Be still my heart, Designated Survivor Season 2 Episode 19 was an hour that reminded me why we fell in love with this series in the first place.
It was a shockingly solid hour considering the series has spent the majority of the season coasting along.
While Kirkman being deemed fit by the hour's end was expected, the shocking five minutes at the end were not.
What I loved about the hearing to determine whether or not Kirkman should be removed from office was that if you separated emotion from it and strictly looked at the facts and those alone, there were reasons that supported the decision and others that did not.
As mentioned before, Tom's decision to go to war with Kunami was misguided beyond belief. The way he confronted the civilian who killed his wife was enough to give people pause. Tom dragging on replacing the VP and appointing members in various positions didn't bode well for him either.
Those were all reasons to build a case. Now, whether or not it was enough to support an argument is another story, but it was something to support the cabinet's concerns.
I'm sorry, Mr. West. If the cabinet wants me out of the office they're going to have to do it the hard way.Tom
On the other hand, everything that they used to besmirch Kirkman was troublesome. Ethan's focus on mental illness and specifically mental illness as a result of Tom's grief over his dead wife was appalling. Anyone with a heart would think so.
Not only did it tread too close to vilifying individuals who suffer from mental illness, but there is no precedent or way of calculating or determining what's acceptable and what isn't.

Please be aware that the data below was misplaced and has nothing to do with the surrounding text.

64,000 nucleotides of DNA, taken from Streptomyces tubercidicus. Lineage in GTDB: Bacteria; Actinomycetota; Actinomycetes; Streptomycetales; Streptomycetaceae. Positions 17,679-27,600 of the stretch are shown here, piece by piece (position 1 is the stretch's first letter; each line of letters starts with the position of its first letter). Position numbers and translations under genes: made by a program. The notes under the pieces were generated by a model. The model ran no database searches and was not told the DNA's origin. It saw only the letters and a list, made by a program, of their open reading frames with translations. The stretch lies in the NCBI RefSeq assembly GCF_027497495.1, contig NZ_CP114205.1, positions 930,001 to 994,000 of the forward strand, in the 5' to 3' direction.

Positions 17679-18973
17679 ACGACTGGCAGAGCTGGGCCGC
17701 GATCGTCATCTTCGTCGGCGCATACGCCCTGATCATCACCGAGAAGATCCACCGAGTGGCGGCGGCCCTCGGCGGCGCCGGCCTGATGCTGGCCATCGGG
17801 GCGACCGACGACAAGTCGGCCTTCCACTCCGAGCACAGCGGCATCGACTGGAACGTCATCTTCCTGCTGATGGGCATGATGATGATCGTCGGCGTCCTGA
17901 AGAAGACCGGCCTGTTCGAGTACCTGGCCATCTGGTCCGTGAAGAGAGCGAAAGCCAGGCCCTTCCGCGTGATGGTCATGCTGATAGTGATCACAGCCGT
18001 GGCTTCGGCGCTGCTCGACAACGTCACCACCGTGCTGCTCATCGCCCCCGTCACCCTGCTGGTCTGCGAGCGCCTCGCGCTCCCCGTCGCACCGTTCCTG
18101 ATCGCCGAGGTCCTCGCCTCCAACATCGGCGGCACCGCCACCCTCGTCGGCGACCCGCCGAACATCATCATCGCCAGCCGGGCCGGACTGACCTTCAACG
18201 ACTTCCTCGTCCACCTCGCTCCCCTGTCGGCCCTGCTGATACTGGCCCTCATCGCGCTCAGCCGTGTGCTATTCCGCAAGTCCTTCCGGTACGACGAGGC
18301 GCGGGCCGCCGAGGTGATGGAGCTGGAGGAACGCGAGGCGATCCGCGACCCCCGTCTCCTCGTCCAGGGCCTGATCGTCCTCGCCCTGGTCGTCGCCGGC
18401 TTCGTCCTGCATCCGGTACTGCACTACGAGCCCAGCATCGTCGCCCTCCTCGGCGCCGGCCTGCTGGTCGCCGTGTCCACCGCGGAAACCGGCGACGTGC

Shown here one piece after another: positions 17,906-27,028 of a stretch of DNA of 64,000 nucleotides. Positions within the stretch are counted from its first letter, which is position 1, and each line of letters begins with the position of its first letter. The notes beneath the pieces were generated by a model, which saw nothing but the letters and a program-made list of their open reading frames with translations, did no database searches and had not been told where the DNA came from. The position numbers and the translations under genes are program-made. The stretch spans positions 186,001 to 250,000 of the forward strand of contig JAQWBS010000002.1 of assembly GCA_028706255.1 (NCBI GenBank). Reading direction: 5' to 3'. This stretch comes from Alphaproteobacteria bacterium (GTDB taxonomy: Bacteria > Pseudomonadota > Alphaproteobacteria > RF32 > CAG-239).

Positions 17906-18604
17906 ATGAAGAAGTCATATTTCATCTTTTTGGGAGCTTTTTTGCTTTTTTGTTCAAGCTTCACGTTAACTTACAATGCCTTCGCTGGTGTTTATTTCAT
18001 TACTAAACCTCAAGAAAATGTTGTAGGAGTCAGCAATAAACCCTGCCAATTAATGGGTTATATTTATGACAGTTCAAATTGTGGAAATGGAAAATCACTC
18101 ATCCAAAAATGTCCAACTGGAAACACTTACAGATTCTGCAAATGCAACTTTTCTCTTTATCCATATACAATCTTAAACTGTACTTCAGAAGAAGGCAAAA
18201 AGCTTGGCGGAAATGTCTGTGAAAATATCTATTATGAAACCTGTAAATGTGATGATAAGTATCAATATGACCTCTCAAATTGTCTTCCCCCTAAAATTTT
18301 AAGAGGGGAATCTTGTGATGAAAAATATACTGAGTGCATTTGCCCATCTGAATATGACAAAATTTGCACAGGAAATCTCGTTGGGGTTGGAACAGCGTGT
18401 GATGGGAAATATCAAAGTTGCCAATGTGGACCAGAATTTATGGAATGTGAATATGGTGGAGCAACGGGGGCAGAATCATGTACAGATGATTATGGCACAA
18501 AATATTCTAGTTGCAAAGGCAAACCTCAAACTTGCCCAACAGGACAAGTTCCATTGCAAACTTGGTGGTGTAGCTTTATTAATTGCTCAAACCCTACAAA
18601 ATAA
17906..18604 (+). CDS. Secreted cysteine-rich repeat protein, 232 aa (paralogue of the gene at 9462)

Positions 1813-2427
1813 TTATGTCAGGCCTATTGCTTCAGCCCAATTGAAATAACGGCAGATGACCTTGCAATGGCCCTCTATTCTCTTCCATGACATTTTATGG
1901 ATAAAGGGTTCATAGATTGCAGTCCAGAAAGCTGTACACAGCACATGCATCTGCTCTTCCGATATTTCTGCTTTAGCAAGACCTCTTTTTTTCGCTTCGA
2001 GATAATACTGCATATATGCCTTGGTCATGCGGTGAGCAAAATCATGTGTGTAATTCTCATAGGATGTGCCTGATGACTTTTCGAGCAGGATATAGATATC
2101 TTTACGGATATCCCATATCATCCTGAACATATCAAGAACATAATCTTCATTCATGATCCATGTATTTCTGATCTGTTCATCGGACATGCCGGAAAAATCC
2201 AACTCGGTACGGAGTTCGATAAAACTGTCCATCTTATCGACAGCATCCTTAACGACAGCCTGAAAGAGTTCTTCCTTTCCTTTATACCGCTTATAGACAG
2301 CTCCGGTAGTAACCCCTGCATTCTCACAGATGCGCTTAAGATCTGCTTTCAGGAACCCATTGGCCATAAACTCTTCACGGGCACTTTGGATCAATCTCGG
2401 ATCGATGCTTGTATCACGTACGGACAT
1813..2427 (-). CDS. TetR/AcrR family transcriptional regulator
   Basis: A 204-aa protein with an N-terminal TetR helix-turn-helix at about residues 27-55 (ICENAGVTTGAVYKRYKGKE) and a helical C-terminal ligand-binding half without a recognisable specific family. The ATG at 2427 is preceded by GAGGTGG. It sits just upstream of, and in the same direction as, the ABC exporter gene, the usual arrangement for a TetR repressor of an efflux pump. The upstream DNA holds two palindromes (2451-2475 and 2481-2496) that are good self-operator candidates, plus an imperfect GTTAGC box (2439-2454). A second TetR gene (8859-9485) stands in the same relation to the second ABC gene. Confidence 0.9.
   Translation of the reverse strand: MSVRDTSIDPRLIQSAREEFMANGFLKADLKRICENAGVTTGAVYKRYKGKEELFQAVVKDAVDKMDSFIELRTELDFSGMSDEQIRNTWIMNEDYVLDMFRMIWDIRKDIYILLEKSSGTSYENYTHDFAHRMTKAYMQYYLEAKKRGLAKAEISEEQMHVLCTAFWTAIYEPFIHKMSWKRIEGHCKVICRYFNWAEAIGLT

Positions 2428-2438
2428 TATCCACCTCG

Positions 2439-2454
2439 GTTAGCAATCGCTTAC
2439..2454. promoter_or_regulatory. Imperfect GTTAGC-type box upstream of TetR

How does one quantify grief? How does one determine how long someone should grieve and whether or not every decision they make is a direct result of it? Also, how do other human traits like self-doubt and insecurity factor into determining mental fitness?
A president is still a person with human emotions that have to be factored in somehow, and it's completely unrealistic to expect a man who didn't run for or choose to be president to not have self-doubts about his actions. Given Kirkman's unique ascent to the office, there are too many other components that have to be evaluated when taking anything into consideration.
The case was clear from the very beginning when Kirkman's therapist was on the stand. Tom is going through a natural grieving process, and while I'm the first to point out that he's made some hella sketchy decisions, nothing he has done thus far is enough to support him being impeached. Obviously, it's not that simple.
We're in a golden age where society is starting to come around to mental health and self-care. It's less stigmatized than it used to be. People are open about their battles, and most people understand that individuals can still be functioning beings despite their struggles.
When stress and anxiety are falling under the category of mental illness, it's more difficult to accuse anyone of being mentally ill to the point of unfit. In this instance, Kirkman was under attack for grieving.
The turning point of the investigation may have been Trey's bombshell reveal. Not only did Kirkman's mother have a depressive episode, which is something alluded to when the brothers spoke after Trey's arrival, but Ethan revealed that Trey has a history of mental illness, too.
Ethan: Mental Illness runs in your family.
Trey: No, being human does.
Tom had no idea that his brother is Bipolar and has been treated for BPD for a decade. Ethan's intention was to prove that mental illness ran in the family, but he came across as insensitive and intrusive with that revelation. After all, Trey wasn't the one on trial.
I loved Trey in this hour. I still feel that he's grossly underused, but he was incredible during this installment. His protectiveness over Tom was particularly endearing.